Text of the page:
Will voices some hope for America, none for the Cubs

By Christy Mullins
331-4266 | cmullins@heraldt.com
April 27, 2012

George Will, a Pulitzer Prize-winning columnist on politics and national best-selling author on baseball, would not predict Thursday who will be the next president of the United States.

But he did say this: Indiana Gov. Mitch Daniels was his top choice.

At Thursday night’s annual fundraising dinner for Ivy Tech Community College’s O’Bannon Institute for Community Service, guest speaker Will said he was disappointed when the Republican governor called him last May and said he wouldn’t run for office.

“Since then, I haven’t had a dog in this fight,” Will said.

About 400 people attended the dinner at the Bloomington/Monroe County Convention Center. A large handful clapped in agreement.

Will spewed voting statistics, minority percentages and political trivia throughout his hour-and-a-half-long speech.

His message, overall, was grave.

Every 10 seconds, the United States government goes more than $500,000 into debt, he said. To put that into perspective, Bill Gates could write a check worth his entire network of assets, and “he still couldn’t even pay two months’ interest on the national debt.”

Will said that’s because American families have adopted the spending habits of the American government. Spend, and see what happens.

Home equity loans, too many credit cards, and overspending have put the American economy in a lost era, Will said. “Americans can’t separate the pleasure of purchasing something from the pain of paying for it.”

Will said Americans have become too dependent on government, especially Social Security and Medicaid. He used Ida May Fuller, the first American to receive a monthly benefit Social Security check, as an example.

Fuller had worked just long enough and had paid a total $22 into the Social Security program.

“Then, in an act of recklessness, she lived to be 100,” Will said. The woman collected more than $24,000 in Social Security benefits before she died.

“Social Security was never designed for a world like this,” where people live longer and the money doesn’t last, Will said.

He also decried the nation’s tax code, calling it “codified envy.”

“Envy is not fun,” Will said. “It’s the only one of the Seven Deadly Sins that doesn’t give the sinner even momentary pleasure.”

Still, Will said, “Things, I think, are going to get better. We are not Bangladesh. We can get better by choosing to get better. We can get better by choosing to make better choices.”

In a question-and-answer portion, one Ivy Tech student asked Will if an associate’s degree is enough to get a job in the current economy.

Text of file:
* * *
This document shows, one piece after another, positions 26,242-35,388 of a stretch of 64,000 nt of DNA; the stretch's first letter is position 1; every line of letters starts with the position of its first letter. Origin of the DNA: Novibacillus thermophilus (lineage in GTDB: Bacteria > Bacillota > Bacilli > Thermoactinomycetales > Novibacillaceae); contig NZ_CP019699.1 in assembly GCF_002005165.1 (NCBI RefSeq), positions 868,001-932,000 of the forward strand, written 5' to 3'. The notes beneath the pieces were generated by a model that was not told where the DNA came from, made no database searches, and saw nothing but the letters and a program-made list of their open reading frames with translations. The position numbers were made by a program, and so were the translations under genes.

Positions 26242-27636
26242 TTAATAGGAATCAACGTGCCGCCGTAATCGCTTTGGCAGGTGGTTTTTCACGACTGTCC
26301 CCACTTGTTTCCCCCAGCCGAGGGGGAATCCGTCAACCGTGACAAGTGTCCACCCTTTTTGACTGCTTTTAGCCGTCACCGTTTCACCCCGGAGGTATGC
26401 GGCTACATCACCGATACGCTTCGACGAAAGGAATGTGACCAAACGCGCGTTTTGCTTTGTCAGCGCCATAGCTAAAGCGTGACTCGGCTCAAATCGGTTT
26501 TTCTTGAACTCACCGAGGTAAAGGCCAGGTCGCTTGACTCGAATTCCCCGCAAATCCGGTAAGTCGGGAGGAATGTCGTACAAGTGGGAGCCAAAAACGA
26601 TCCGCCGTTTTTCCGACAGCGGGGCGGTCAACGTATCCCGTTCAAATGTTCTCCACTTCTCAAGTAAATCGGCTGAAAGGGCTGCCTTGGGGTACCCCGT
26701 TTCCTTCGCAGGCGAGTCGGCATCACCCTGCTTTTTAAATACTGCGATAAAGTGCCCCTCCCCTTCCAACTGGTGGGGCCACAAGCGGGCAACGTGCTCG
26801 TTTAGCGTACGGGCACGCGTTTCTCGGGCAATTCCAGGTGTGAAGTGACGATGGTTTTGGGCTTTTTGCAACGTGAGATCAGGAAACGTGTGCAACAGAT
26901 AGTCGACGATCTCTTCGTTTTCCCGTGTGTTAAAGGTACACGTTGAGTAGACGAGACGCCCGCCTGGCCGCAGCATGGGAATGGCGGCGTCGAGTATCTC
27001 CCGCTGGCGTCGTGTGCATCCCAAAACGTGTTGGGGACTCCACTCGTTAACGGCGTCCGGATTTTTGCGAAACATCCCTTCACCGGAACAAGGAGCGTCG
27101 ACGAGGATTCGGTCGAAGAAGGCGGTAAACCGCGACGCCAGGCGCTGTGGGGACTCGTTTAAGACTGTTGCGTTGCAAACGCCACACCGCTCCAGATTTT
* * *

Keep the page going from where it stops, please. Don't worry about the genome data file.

Will suggested staying in school.

“Two hundred years ago, the source of wealth was land. We essentially gave it away,” he said. “Today, it’s human capital … education. Get some loans and stay in school.”

Another audience member asked Will if he would ever run for political office.

“No, never,” he replied. “A, it would cut into my baseball. B, I’m too old. C, I live in Maryland. Only three other Republicans live there.”

Bloomington Mayor Mark Kruzan asked whether the Cubs would ever win the World Series.

“The Cubs have not won the World Series since 1908 — that’s two years before Tolstoy died,” Will said. “No, no, it’s hopeless.”

Ivy Tech’s O’Bannon Institute for Community Service kicked off Wednesday with an awards program and continued into Thursday with a volunteer day for students, faculty and staff.

Today, the community college will host panel discussions with political analyst Cokie Roberts in the Ivy Tech Bloomington Student Commons.

Judy O’Bannon, left, and Ivy Tech Chancellor John Whikehart, center, listen as George Will talks about the books he has on his cellphone. Jeremy Hogan | Herald-Times

About Ivy Tech Community College

Ivy Tech Community College is Indiana's largest public postsecondary institution and the nation's largest singly accredited statewide community college system, accredited by the Higher Learning Commission. Ivy Tech has campuses throughout Indiana and also serves thousands of students annually online. It serves as the state's engine of workforce development, offering associate degrees, long- and short-term certificate programs, industry certifications, and training that aligns with the needs of the community. The College provides a seamless transfer to other colleges and universities in Indiana, as well as out of state, for a more affordable route to a bachelor's degree.